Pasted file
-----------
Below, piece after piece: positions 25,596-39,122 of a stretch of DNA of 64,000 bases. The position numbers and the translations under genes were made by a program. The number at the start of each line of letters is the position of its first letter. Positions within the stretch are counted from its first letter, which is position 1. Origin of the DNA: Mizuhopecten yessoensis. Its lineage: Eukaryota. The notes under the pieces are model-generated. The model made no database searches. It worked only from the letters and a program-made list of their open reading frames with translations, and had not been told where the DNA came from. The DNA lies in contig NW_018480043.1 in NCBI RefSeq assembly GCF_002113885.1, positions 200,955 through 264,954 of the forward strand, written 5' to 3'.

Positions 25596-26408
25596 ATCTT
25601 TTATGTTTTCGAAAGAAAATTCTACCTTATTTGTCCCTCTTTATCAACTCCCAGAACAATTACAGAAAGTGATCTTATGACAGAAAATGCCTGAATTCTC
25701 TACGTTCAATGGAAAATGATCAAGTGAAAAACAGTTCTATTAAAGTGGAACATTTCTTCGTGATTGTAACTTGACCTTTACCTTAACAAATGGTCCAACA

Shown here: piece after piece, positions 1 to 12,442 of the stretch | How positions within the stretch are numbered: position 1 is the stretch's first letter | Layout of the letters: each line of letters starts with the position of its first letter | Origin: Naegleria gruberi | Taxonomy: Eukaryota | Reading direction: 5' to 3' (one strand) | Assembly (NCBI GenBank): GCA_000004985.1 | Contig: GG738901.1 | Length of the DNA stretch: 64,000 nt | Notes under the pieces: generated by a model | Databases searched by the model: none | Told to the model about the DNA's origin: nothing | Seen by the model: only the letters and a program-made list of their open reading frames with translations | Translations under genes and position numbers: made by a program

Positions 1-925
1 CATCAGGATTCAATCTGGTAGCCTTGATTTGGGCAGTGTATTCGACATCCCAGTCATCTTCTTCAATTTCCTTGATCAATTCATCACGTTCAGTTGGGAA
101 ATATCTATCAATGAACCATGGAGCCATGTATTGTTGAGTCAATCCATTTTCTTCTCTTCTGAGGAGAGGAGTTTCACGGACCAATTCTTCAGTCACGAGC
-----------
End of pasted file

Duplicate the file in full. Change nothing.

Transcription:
Below, piece after piece: positions 25,596-39,122 of a stretch of DNA of 64,000 bases. The position numbers and the translations under genes were made by a program. The number at the start of each line of letters is the position of its first letter. Positions within the stretch are counted from its first letter, which is position 1. Origin of the DNA: Mizuhopecten yessoensis. Its lineage: Eukaryota. The notes under the pieces are model-generated. The model made no database searches. It worked only from the letters and a program-made list of their open reading frames with translations, and had not been told where the DNA came from. The DNA lies in contig NW_018480043.1 in NCBI RefSeq assembly GCF_002113885.1, positions 200,955 through 264,954 of the forward strand, written 5' to 3'.

Positions 25596-26408
25596 ATCTT
25601 TTATGTTTTCGAAAGAAAATTCTACCTTATTTGTCCCTCTTTATCAACTCCCAGAACAATTACAGAAAGTGATCTTATGACAGAAAATGCCTGAATTCTC
25701 TACGTTCAATGGAAAATGATCAAGTGAAAAACAGTTCTATTAAAGTGGAACATTTCTTCGTGATTGTAACTTGACCTTTACCTTAACAAATGGTCCAACA

Shown here: piece after piece, positions 1 to 12,442 of the stretch | How positions within the stretch are numbered: position 1 is the stretch's first letter | Layout of the letters: each line of letters starts with the position of its first letter | Origin: Naegleria gruberi | Taxonomy: Eukaryota | Reading direction: 5' to 3' (one strand) | Assembly (NCBI GenBank): GCA_000004985.1 | Contig: GG738901.1 | Length of the DNA stretch: 64,000 nt | Notes under the pieces: generated by a model | Databases searched by the model: none | Told to the model about the DNA's origin: nothing | Seen by the model: only the letters and a program-made list of their open reading frames with translations | Translations under genes and position numbers: made by a program

Positions 1-925
1 CATCAGGATTCAATCTGGTAGCCTTGATTTGGGCAGTGTATTCGACATCCCAGTCATCTTCTTCAATTTCCTTGATCAATTCATCACGTTCAGTTGGGAA
101 ATATCTATCAATGAACCATGGAGCCATGTATTGTTGAGTCAATCCATTTTCTTCTCTTCTGAGGAGAGGAGTTTCACGGACCAATTCTTCAGTCACGAGC